(See the Editorial Commentary by Loes, on pages 1280–2.)
Background. In the context of sexual transmission of human immunodeficiency virus type 1 (HIV-1), current findings suggest that the mucosal barrier is the major site of viral selection, transforming the complex inoculum to a small, homogeneous founder virus population. We analyzed HIV-1 transmission in relation to viral and host characteristics within the Zurich primary HIV-1 infection study.
Methods. Clonal HIV-1 envelope sequences (on average 16 clones/patient) were isolated from the first available plasma samples during the early phase of infection from 145 patients with primary HIV-1 infection. Phylogenetic and tropism analyses were performed. Differences of viral diversities were investigated in association with several parameters potentially influencing HIV-1 transmission, eg, concomitant sexually transmitted infections (STIs) and mode of transmission.
Results. Median viral diversity within env C2-V3-C3 region was 0.39% (range 0.04%–3.23%). Viral diversity did not correlate with viral load, but it was slightly correlated with the duration of infection. Neither transmission mode, gender, nor STI predicted transmission of more heterogeneous founder virus populations that were found in 16 of 145 patients (11%; diversity >1%). Only 2 patients (1.4%) were assuredly infected with CXCR4-tropic HIV-1 within a R5/X4-tropic--mixed population, as revealed and confirmed using several genotypic prediction algorithms and phenotypic assays.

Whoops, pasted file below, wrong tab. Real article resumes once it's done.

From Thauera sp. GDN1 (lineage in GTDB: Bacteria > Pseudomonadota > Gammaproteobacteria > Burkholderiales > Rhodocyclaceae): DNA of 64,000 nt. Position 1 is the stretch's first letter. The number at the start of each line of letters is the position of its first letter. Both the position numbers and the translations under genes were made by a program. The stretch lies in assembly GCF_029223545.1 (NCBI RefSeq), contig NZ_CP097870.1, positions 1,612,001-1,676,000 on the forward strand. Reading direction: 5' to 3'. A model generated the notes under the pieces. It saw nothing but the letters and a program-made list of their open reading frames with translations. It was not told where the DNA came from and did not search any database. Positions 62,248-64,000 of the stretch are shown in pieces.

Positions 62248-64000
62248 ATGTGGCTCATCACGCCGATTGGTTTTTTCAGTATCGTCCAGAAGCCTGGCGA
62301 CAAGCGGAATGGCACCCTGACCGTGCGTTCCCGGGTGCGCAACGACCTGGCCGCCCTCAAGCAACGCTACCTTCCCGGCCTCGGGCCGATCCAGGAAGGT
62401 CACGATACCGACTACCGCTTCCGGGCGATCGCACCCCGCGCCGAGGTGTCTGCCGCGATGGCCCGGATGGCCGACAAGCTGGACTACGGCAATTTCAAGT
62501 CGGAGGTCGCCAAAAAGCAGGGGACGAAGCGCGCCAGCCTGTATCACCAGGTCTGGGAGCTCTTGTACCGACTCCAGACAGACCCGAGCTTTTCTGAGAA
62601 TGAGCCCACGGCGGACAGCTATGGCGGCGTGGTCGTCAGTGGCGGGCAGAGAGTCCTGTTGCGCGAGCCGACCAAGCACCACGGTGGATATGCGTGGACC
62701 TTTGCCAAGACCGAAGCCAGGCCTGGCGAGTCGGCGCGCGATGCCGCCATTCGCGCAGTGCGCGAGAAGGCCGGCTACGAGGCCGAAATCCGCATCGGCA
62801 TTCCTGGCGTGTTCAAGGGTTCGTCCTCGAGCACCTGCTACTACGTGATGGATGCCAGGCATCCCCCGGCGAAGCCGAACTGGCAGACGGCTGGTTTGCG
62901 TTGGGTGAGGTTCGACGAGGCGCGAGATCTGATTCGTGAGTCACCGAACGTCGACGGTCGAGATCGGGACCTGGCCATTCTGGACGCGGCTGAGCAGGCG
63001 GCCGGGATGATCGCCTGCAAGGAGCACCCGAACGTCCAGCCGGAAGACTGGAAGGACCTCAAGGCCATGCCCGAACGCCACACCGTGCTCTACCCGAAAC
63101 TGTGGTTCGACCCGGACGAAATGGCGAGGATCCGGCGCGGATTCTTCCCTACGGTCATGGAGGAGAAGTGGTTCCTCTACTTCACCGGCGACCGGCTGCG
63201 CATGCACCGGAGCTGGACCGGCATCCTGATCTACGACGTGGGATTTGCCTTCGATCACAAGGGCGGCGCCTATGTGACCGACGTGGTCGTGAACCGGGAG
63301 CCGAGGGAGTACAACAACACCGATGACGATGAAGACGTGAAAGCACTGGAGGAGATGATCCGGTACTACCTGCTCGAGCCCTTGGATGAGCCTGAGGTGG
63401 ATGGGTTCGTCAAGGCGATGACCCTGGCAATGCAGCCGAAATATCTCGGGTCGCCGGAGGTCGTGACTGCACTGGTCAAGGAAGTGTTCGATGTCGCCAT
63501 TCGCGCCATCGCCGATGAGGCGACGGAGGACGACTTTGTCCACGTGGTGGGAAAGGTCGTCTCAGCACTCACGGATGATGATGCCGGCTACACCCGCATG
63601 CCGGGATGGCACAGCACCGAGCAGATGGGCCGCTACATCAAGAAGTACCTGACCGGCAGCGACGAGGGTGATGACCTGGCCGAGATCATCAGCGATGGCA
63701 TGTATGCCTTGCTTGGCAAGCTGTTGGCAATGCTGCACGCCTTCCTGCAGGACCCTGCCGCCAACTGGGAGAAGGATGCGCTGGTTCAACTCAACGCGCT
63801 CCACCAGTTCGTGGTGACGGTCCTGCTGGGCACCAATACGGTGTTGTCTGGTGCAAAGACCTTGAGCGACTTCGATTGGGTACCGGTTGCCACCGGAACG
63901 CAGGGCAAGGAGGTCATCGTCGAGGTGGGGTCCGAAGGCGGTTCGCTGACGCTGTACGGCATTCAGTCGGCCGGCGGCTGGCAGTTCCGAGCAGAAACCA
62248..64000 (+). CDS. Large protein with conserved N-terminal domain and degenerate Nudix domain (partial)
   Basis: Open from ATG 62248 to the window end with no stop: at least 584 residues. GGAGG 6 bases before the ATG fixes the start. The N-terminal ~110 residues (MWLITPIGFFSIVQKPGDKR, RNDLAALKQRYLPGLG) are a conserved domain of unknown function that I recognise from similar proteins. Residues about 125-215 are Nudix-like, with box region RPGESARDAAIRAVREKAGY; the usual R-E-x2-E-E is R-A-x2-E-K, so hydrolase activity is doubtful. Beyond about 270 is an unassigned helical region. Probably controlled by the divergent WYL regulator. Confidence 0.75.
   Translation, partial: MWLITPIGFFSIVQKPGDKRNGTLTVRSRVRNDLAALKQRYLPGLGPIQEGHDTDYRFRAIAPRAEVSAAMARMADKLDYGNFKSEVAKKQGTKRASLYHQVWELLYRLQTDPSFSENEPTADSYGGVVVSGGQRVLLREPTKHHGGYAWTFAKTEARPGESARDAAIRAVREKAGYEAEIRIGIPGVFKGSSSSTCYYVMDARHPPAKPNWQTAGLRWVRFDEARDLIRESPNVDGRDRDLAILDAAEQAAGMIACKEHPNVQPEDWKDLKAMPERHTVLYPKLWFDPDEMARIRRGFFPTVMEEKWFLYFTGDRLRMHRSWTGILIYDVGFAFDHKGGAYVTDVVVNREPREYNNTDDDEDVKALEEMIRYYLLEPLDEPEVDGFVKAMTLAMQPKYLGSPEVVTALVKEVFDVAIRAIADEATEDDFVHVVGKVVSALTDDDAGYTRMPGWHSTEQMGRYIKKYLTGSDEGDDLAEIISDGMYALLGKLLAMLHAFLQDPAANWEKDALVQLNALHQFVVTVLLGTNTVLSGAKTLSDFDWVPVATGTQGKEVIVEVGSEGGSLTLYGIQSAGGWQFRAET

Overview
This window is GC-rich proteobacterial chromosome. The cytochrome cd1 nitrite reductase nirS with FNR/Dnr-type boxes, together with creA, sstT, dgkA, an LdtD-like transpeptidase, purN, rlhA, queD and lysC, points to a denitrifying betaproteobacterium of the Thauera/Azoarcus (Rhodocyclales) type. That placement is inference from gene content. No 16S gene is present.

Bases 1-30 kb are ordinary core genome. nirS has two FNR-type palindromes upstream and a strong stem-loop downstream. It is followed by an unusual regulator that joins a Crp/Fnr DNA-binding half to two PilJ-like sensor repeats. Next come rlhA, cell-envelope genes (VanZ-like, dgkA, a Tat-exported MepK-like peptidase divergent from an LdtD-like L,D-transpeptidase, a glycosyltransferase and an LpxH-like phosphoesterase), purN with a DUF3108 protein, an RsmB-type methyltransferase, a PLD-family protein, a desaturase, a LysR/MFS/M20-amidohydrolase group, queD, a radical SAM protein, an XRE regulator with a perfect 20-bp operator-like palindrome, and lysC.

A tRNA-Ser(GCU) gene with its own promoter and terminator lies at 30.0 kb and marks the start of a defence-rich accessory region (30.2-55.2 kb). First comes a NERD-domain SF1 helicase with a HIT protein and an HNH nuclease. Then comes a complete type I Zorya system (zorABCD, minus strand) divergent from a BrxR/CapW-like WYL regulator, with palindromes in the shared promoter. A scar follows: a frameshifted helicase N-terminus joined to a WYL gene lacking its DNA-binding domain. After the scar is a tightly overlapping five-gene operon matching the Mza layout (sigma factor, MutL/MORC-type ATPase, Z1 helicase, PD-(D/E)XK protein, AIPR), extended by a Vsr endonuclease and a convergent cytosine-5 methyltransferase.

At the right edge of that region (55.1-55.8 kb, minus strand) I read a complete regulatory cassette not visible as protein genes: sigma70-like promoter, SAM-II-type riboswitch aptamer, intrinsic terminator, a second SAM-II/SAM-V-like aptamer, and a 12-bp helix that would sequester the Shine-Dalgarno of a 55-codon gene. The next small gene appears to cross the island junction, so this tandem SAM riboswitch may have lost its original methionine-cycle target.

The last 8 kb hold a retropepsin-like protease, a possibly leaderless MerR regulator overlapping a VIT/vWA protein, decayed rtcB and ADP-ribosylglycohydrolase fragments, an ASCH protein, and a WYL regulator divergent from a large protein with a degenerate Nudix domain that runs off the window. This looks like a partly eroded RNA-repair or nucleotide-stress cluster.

Conclusions. Our findings suggest that transmission of multiple HIV-1 variants might be a complex process that is not dependent on mucosal factors alone. CXCR4-tropic viruses can be sexually transmitted in rare instances, but their clinical relevance remains to be determined.